“Our house is the future as well as the past.”

howardsBrown Baggers tackled a classic at their June 16 meeting – reading Howards End by E.M. Forster. Full of characters, this novel produced many discussion topics. Based on a house Forster himself dearly loved, the titular house Howards End is itself practically a character, acting as a thread throughout the novel and leading to the expression of the quote above near the end by one of the main characters.

The discussion focused on the strong female characters and the situations of class throughout the novel.

Readers were a little surprised and quite impressed that male author Forster wrote women so well. This might be due to his incredibly close relationship with his own mother, so he was able to detail a mothering character like Margaret, as well as close familial relationships like the one between Margaret and her sister Helen and their brother Tibby.

The other topic was that of class, or in the case of most of the characters, privilege. Upper and upper-middle class situations provide most characters in the book ample funds, and a leisurely lifestyle that lets them pursue travel and study on their own schedule with no worry about a job. One reader mentioned that the characters who had status didn’t seem to deserve it. Multiple readers were amused by characters of all classes and how it almost seemed an adventure for the upper classes to befriend and aid the lower classes and for the lower classes to attempt to elevate to the upper classes. Readers found it fitting to be discussing a topic that still has repercussions in society today.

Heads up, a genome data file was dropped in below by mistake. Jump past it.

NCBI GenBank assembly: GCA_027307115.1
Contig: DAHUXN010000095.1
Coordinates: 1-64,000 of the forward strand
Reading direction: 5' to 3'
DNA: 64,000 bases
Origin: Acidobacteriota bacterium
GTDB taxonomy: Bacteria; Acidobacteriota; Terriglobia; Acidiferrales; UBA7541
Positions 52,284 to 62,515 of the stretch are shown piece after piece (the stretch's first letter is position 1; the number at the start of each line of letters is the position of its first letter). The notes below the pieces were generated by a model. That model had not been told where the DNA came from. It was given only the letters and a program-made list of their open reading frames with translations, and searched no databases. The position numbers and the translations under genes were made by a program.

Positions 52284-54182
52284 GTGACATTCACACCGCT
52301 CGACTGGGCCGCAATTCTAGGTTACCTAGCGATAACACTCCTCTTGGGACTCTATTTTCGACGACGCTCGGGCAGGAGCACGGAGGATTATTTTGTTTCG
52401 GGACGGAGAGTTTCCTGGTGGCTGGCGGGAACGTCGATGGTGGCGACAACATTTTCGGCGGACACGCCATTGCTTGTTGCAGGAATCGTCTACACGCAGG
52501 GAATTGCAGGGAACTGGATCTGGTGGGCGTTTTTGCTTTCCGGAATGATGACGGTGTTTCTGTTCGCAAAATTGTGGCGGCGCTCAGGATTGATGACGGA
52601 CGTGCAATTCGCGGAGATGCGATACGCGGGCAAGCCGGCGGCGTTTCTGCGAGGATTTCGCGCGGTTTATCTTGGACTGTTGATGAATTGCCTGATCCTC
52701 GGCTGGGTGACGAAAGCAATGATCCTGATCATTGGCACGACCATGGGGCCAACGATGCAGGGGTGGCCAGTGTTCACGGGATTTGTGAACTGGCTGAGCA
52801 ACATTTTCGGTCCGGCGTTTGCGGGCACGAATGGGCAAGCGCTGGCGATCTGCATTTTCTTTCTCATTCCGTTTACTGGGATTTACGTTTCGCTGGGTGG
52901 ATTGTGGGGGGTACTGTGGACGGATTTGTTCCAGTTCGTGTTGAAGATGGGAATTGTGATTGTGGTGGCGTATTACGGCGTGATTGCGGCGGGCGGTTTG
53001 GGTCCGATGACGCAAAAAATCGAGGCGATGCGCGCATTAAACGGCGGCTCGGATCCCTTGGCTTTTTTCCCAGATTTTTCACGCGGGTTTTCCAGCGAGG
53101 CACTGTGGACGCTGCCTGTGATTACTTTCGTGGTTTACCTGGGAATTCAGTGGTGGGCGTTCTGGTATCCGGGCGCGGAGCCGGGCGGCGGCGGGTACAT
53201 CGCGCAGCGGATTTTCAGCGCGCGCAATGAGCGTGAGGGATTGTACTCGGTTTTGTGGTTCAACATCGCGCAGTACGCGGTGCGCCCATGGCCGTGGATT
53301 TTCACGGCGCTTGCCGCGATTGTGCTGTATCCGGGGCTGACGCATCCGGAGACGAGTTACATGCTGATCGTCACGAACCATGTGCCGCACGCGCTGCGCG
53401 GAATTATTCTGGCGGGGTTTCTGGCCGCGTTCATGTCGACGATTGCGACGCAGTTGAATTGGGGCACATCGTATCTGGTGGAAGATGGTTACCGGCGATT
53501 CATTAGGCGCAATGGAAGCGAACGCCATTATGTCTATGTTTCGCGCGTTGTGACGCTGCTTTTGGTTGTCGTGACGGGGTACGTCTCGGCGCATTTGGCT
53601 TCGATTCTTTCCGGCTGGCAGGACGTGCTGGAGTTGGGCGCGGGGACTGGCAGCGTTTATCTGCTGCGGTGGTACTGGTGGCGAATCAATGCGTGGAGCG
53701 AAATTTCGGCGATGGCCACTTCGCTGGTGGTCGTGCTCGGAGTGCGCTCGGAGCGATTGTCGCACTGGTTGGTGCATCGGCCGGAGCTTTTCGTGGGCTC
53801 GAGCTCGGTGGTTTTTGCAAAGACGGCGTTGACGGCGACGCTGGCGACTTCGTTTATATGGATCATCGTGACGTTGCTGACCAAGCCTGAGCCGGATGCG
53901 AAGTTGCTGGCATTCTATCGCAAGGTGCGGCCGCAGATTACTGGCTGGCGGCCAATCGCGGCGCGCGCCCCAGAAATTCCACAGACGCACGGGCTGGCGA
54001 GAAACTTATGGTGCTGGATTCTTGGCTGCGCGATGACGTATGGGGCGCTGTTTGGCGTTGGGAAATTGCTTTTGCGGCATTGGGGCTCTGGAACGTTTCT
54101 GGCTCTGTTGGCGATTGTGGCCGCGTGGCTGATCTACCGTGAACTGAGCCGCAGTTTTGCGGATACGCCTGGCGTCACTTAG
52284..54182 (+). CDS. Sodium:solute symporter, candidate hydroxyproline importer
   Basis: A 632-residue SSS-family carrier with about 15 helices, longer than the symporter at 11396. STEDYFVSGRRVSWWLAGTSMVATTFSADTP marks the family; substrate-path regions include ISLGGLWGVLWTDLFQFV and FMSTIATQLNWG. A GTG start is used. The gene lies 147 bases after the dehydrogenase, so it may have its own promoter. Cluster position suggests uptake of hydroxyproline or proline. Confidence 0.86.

About the book itself readers generally found it to be a little lengthy and wordy. So many characters provided an overabundance of details that made it hard to keep straight. This resulted in the need to take it slow and read carefully. On the flip side, though, readers felt this was a good example of writing from that period and were awed by Forster’s ability to convey a landscape with his words.

All-in-all readers appreciated Forster’s plot twists and the social and political commentary, as well as social comedy. They liked the omniscient narrator that regularly provided just the right hint of things to come to keep the pages turning. Readers agreed that they needed that thread and the suspense of know something was going to happen to pull them along.

More Information

Author biography
Author interview video
Paris Review interview with the author
Other books by Forster

Mentioned by Readers
On Beauty by Zadie Smith – a modern day novel loosely based on Howards End
Downtown Abbey – BBC television series
The Paying Guests by Sarah Waters – a previous Brown Baggers selection also dealing with class differences on early 20th century England
Pride and Prejudice and other Jane Austen titles
Howards End film

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